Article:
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The Real Campus Bias

April 11th, 2006 by dk

If you’re a high school senior, you’re probably receiving envelopes this month from the colleges and universities you have hoped to attend next fall. Thin envelopes bring bad news: it takes only a page for a school to tell you that you’re not what they’re looking for. Thick envelopes bring the beginning of the liberal bias that pervades higher education today.

It starts with the announcement of how many applicants the school filtered out to make room for you, the recipient. It ends with your dorm assignment and a short blurb about who you’ll be sharing that room with for nine months.

Colleges and universities build their populations of students and faculty around some decidedly liberal ideals: diversity and social engineering. Enrollment quotas at schools have made headlines in recent years around racial distinctions, but overlooked are all the other quotas an admissions employee must try to fill: an even mix of men and women, enough flute players for the band, a good spread of geographic roots, the right socioeconomic milieu.

Why? Because schools have determined (or decided, depending on whom you ask) that diversity produces the best learning environment for all its students. The college years pay the best dividends if students find themselves and their assumptions challenged. A diverse student body will naturally produce a rich learning environment.

Never mind that there are more diversities than there are stereotypes. Blondes have more fun. Longhairs can’t be trusted. Every group needs a giggler. Smokers think more deeply. The naturally tanned always have too many friends. Women who end every sentence as a question are endlessly annoying. Facial hair befits a deep inner life.

Who can best determine which diversities are best for students? The admissions counselors, whose word is final. Social engineering is best done from the top down, because the government (in this case, the administration of the school) knows what’s best for you.

They know what’s best for you, all the way down to your first college roommate. Different schools take different approaches to this task. Some look for certain commonalities so the first few weeks away from home include plenty of quick bonding. Other schools take an almost fiendish pleasure in throwing different types together, either by planning or by chance. But in almost every case, the school knows best who you should be sleeping near during what might be the most formative months of your young adult life.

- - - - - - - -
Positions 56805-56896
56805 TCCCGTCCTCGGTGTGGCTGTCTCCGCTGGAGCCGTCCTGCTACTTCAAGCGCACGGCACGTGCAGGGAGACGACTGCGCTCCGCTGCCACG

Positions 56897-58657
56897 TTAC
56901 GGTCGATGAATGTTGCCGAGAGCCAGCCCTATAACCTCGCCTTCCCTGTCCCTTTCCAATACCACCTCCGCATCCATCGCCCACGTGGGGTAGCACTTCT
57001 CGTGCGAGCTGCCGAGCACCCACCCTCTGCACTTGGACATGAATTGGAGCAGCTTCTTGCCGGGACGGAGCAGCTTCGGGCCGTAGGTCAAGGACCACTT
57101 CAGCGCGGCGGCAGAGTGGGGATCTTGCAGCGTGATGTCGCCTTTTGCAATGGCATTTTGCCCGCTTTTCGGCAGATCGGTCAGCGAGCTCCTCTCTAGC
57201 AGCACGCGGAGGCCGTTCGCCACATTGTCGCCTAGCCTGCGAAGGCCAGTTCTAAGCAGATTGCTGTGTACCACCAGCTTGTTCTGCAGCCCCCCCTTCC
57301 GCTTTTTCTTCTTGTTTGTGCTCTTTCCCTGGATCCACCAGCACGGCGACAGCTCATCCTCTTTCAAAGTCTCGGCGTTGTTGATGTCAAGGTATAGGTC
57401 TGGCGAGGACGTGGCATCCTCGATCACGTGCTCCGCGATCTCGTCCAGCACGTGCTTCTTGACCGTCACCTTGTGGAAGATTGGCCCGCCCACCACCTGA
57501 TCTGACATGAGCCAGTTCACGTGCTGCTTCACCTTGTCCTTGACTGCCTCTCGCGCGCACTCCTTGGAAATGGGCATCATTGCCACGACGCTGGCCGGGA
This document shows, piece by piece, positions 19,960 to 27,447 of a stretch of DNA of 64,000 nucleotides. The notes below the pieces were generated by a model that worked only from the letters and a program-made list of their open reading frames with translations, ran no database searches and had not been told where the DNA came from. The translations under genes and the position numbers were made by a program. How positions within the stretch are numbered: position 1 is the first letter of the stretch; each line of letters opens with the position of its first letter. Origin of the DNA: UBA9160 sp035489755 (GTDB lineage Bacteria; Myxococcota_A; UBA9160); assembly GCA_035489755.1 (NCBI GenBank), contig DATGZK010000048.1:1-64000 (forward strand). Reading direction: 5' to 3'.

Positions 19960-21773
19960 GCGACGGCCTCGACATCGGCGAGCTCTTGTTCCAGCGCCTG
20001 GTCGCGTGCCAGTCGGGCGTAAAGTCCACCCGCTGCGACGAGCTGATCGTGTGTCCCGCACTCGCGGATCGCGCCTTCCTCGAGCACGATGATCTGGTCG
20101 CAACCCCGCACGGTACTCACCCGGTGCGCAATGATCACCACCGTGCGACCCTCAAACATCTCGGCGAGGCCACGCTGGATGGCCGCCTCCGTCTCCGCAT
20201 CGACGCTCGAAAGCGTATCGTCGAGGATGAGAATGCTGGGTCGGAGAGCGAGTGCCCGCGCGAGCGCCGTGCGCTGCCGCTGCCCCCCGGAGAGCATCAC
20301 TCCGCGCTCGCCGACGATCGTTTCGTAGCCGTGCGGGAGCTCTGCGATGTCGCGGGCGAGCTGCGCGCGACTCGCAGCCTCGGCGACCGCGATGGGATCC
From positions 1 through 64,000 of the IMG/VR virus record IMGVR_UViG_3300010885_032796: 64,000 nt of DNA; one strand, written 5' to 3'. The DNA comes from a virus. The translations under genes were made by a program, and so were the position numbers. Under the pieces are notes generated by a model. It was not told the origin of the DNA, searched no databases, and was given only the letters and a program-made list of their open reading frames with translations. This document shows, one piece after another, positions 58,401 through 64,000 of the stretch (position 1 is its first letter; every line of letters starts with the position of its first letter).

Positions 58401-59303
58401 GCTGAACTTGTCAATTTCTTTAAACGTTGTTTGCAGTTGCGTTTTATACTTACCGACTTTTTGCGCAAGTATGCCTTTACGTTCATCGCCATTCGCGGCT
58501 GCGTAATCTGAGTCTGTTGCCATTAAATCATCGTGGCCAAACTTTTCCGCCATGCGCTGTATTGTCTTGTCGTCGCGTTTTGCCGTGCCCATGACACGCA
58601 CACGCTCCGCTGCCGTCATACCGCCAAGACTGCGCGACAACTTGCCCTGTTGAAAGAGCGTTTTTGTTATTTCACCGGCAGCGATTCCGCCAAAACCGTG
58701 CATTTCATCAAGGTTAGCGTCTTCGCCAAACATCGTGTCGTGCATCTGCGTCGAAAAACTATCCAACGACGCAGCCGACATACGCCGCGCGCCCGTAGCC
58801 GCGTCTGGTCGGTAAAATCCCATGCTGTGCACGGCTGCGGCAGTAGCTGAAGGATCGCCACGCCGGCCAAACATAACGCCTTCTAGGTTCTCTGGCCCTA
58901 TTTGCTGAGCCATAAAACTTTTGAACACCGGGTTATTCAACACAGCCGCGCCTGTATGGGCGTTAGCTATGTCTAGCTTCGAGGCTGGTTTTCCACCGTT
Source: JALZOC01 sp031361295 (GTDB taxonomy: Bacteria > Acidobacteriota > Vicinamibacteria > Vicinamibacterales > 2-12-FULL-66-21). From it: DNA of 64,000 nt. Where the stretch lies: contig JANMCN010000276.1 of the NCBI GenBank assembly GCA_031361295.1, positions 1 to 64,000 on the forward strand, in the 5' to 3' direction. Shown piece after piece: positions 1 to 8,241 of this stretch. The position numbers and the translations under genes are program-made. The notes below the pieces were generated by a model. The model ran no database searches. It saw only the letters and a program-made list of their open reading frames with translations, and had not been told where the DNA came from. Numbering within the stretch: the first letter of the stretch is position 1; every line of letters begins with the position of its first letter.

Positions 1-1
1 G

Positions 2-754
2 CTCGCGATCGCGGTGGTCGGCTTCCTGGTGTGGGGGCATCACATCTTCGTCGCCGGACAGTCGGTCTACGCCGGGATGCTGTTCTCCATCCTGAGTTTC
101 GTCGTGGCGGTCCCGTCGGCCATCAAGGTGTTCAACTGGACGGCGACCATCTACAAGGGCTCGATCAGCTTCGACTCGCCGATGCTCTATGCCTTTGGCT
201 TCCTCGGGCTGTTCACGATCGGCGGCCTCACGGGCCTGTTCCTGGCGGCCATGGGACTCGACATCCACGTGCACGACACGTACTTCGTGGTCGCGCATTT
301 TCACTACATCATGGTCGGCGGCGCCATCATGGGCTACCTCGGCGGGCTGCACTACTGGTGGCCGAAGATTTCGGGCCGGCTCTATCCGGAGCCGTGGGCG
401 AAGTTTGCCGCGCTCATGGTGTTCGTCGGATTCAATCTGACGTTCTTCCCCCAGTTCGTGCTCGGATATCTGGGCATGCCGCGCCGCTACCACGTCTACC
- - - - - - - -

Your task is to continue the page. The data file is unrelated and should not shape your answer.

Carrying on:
American teenagers are endlessly adaptive and inventive. If they are thrown together as an example of diversity, but what they want is conformity, they’ll find things about which they all agree. If they are chosen because of their similarities, but they crave distinctiveness, they’ll change to fit their needs.

The Air Force Academy and Bob Jones University are two examples of schools where diversity is not the first concern, but they still exert a top-down control that looks more like big government than free enterprise.

Is there a pervasive liberal bias on campus? Yes. But it has very little to do with the politics of the professors. It flows first from the admissions staff, many of whom you’ll never meet, who have spent the spring playing Sim-World with the applications they have received. If your profile offers a part that fits their idea of an attractive whole, then your envelope will be fat.

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